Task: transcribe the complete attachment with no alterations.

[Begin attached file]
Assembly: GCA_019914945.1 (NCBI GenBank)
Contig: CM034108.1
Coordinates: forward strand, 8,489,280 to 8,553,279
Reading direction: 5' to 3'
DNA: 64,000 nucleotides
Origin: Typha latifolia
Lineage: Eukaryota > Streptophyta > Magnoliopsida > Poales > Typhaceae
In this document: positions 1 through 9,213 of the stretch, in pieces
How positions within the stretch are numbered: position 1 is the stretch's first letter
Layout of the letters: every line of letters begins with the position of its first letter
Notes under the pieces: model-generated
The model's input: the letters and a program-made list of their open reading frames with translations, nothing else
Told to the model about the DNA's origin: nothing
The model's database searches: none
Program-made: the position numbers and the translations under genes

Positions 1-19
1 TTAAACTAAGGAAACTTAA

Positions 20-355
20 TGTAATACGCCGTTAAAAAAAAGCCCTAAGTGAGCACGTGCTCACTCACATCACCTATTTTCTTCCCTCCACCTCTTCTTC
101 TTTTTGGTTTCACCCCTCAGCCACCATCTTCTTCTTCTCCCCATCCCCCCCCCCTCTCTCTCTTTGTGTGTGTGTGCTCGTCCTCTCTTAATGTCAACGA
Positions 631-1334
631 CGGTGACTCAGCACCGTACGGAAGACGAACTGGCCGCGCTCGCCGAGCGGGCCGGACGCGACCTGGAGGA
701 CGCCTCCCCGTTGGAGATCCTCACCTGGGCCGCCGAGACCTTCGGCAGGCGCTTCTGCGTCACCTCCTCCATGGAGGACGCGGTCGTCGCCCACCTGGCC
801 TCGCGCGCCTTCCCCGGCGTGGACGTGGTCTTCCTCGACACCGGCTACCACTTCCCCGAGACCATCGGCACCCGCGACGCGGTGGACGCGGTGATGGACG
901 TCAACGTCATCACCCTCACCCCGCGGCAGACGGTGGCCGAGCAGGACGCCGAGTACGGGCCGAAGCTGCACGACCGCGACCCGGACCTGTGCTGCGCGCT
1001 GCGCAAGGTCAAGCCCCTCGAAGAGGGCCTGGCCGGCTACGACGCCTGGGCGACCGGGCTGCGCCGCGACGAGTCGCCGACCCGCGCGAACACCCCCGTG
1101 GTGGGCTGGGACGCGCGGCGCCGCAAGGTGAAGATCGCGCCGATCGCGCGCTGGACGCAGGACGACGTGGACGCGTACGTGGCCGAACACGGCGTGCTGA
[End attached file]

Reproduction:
Assembly: GCA_019914945.1 (NCBI GenBank)
Contig: CM034108.1
Coordinates: forward strand, 8,489,280 to 8,553,279
Reading direction: 5' to 3'
DNA: 64,000 nucleotides
Origin: Typha latifolia
Lineage: Eukaryota > Streptophyta > Magnoliopsida > Poales > Typhaceae
In this document: positions 1 through 9,213 of the stretch, in pieces
How positions within the stretch are numbered: position 1 is the stretch's first letter
Layout of the letters: every line of letters begins with the position of its first letter
Notes under the pieces: model-generated
The model's input: the letters and a program-made list of their open reading frames with translations, nothing else
Told to the model about the DNA's origin: nothing
The model's database searches: none
Program-made: the position numbers and the translations under genes

Positions 1-19
1 TTAAACTAAGGAAACTTAA

Positions 20-355
20 TGTAATACGCCGTTAAAAAAAAGCCCTAAGTGAGCACGTGCTCACTCACATCACCTATTTTCTTCCCTCCACCTCTTCTTC
101 TTTTTGGTTTCACCCCTCAGCCACCATCTTCTTCTTCTCCCCATCCCCCCCCCCTCTCTCTCTTTGTGTGTGTGTGCTCGTCCTCTCTTAATGTCAACGA
Positions 631-1334
631 CGGTGACTCAGCACCGTACGGAAGACGAACTGGCCGCGCTCGCCGAGCGGGCCGGACGCGACCTGGAGGA
701 CGCCTCCCCGTTGGAGATCCTCACCTGGGCCGCCGAGACCTTCGGCAGGCGCTTCTGCGTCACCTCCTCCATGGAGGACGCGGTCGTCGCCCACCTGGCC
801 TCGCGCGCCTTCCCCGGCGTGGACGTGGTCTTCCTCGACACCGGCTACCACTTCCCCGAGACCATCGGCACCCGCGACGCGGTGGACGCGGTGATGGACG
901 TCAACGTCATCACCCTCACCCCGCGGCAGACGGTGGCCGAGCAGGACGCCGAGTACGGGCCGAAGCTGCACGACCGCGACCCGGACCTGTGCTGCGCGCT
1001 GCGCAAGGTCAAGCCCCTCGAAGAGGGCCTGGCCGGCTACGACGCCTGGGCGACCGGGCTGCGCCGCGACGAGTCGCCGACCCGCGCGAACACCCCCGTG
1101 GTGGGCTGGGACGCGCGGCGCCGCAAGGTGAAGATCGCGCCGATCGCGCGCTGGACGCAGGACGACGTGGACGCGTACGTGGCCGAACACGGCGTGCTGA